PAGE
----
Effects of Chilling of Pupae on Subsequent Emergence of Resistant and Susceptible House Flies1
Author: SIVERLY, R. E.
Source: Journal of Economic Entomology, Volume 51, Number 5, October 1958 , pp. 666-668(3)
Publisher: Entomological Society of America
Abstract:Pupae of the house fly (Musca domestica L.) were refrigerated for periods of from 1 to 8 days. Pupae from both DDT-susceptible and DDT-resistant strains were used. The effects of exposure to chilling of pupae were evaluated with reference to exposure interval and (1) numbers of subsequent emerged adults, (2) shifts in adult sex ratios, (3) delay in subsequent emergence.
Results obtained from this study indicate that a linear relationship exists between time intervals in which house fly pupae are exposed to chilling and numbers of subsequent emerged adults. An approximate 9% reduction in emergence occurred for each day of exposure to chilling in the susceptible strain tested. A linear relationship also exists between time intervals in which house fly pupae are exposed to chilling and delay in subsequent emergence.
Although no significant differences could be demonstrated, as a result of chilling, between susceptible and resistant house flies either in (1) emergence response, (2) deviation in sex ratio, or (3) retardation in emergence, the partial failure of resistant flies to successfully utilize the larval diet is noteworthy. Apparently, limiting factors in the larval diet were more selective against resistant females than against males of either strain.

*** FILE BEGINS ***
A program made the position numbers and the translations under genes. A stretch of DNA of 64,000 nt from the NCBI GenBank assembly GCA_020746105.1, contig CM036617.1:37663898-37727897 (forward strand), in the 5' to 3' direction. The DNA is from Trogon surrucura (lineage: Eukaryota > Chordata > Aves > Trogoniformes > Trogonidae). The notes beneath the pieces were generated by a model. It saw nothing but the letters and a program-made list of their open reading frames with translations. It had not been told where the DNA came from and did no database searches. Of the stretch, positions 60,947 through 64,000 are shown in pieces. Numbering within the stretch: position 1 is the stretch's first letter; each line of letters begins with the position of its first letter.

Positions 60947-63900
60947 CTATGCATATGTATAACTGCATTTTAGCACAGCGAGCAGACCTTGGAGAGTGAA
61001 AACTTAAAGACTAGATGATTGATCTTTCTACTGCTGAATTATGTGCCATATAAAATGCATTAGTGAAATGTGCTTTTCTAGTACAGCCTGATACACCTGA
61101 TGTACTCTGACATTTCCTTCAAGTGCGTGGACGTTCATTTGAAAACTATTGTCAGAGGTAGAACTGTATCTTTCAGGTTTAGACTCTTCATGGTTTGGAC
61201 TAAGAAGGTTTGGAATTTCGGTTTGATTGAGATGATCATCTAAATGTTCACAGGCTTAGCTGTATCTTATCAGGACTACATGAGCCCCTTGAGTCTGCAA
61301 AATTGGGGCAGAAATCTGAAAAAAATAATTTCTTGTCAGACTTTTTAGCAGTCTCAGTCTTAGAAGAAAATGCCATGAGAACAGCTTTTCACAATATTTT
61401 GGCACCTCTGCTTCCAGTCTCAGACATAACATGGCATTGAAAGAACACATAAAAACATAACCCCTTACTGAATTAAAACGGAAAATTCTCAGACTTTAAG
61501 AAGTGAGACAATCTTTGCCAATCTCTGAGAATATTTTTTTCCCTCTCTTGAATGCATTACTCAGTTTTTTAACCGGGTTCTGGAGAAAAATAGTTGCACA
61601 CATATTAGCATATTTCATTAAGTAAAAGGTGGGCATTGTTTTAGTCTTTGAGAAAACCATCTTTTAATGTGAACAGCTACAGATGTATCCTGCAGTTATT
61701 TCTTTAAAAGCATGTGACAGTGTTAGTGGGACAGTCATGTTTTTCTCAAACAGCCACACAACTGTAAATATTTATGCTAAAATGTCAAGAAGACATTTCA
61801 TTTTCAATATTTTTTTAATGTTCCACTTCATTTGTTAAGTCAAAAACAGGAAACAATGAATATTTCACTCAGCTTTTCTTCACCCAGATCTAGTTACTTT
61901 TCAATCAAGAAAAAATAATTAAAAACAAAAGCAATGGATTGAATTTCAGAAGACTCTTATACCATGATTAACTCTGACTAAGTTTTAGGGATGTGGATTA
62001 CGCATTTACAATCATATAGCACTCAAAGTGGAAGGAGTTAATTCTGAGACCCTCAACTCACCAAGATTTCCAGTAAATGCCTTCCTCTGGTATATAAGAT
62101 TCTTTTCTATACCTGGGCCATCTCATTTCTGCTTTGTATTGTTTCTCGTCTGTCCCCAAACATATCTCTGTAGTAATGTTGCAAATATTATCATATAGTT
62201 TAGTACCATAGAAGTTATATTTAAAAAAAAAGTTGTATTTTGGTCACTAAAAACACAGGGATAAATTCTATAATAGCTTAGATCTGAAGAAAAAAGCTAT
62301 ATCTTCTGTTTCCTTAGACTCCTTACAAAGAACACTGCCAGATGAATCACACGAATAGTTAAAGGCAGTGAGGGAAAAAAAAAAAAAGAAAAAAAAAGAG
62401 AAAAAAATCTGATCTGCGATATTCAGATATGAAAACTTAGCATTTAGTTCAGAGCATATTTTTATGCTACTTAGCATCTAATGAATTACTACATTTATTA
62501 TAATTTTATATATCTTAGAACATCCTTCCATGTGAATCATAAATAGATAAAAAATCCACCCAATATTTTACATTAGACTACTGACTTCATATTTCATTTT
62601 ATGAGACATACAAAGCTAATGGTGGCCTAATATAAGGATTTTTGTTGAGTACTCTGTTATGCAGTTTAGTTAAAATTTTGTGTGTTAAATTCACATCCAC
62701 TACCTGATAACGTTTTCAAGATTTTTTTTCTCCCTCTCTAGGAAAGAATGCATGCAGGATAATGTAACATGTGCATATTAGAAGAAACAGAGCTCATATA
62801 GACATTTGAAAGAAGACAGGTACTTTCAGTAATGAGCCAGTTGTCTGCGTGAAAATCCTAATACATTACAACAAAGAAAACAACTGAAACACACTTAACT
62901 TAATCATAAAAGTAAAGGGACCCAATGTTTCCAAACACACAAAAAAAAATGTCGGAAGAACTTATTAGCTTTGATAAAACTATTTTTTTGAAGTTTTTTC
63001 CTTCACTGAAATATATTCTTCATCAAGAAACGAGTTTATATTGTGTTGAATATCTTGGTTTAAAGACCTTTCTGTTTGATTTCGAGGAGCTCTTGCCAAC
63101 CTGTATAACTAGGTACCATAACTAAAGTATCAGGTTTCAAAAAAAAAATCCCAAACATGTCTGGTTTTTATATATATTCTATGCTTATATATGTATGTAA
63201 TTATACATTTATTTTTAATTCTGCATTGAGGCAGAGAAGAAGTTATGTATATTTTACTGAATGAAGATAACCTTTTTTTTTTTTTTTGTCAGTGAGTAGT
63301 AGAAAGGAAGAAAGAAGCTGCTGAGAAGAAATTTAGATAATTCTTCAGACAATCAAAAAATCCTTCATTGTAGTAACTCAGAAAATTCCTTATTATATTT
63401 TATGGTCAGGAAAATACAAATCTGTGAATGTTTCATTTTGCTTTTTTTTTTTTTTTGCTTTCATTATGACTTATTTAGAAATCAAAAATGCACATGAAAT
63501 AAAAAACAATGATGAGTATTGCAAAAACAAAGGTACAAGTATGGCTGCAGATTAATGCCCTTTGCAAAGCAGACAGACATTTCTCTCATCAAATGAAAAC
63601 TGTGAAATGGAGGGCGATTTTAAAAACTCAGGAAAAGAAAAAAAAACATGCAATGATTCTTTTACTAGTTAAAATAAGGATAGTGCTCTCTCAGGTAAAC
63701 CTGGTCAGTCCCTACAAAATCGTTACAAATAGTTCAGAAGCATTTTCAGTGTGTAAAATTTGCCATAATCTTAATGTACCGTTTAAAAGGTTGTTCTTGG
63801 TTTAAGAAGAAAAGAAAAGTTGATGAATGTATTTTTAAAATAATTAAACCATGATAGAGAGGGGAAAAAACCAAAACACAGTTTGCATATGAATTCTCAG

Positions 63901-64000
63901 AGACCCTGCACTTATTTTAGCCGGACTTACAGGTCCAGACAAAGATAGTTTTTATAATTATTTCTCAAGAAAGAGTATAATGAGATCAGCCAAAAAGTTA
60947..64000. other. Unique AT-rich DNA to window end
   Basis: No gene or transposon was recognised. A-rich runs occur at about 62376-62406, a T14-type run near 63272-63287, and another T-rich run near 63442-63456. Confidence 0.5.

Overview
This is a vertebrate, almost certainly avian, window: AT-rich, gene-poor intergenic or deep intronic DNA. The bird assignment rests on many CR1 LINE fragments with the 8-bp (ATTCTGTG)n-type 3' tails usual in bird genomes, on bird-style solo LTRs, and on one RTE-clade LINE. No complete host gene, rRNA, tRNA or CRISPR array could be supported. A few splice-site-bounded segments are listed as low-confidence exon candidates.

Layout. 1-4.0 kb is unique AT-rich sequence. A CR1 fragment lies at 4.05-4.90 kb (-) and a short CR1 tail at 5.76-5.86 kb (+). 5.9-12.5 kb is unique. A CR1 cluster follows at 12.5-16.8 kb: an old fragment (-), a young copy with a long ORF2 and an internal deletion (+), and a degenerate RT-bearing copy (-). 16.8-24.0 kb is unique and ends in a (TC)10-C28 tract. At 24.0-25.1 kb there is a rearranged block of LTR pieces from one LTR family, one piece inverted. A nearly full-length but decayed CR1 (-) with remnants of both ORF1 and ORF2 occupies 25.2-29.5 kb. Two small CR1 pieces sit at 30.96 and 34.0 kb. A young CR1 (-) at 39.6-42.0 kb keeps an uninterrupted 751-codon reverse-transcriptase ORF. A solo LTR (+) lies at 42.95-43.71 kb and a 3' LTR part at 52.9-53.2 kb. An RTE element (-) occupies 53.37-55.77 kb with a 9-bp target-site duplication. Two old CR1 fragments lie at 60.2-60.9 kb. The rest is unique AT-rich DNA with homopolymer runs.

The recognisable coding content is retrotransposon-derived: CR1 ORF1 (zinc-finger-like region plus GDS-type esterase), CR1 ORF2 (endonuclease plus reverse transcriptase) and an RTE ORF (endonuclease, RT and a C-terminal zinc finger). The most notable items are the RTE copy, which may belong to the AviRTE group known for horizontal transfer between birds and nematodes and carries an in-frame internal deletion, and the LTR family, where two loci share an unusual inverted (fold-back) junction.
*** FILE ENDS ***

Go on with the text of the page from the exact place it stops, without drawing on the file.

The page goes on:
Document Type: Research Article
Publication date: October 1, 1958
- Journal of Economic Entomology is published bimonthly in February, April, June, August, October, and December. The journal publishes articles on the economic significance of insects and is divided into the following sections: apiculture & social insects; arthropods in relation to plant disease; forum; insecticide resistance and resistance management; ecotoxicology; biological and microbial control; ecology and behavior; sampling and biostatistics; household and structural insects; medical entomology; molecular entomology; veterinary entomology; forest entomology; horticultural entomology; field and forage crops, and small grains; stored-product; commodity treatment and quarantine entomology; and plant resistance. In addition to research papers, Journal of Economic Entomology publishes Letters to the Editor, interpretive articles in a Forum section, Short Communications, Rapid Communications, and Book Reviews.
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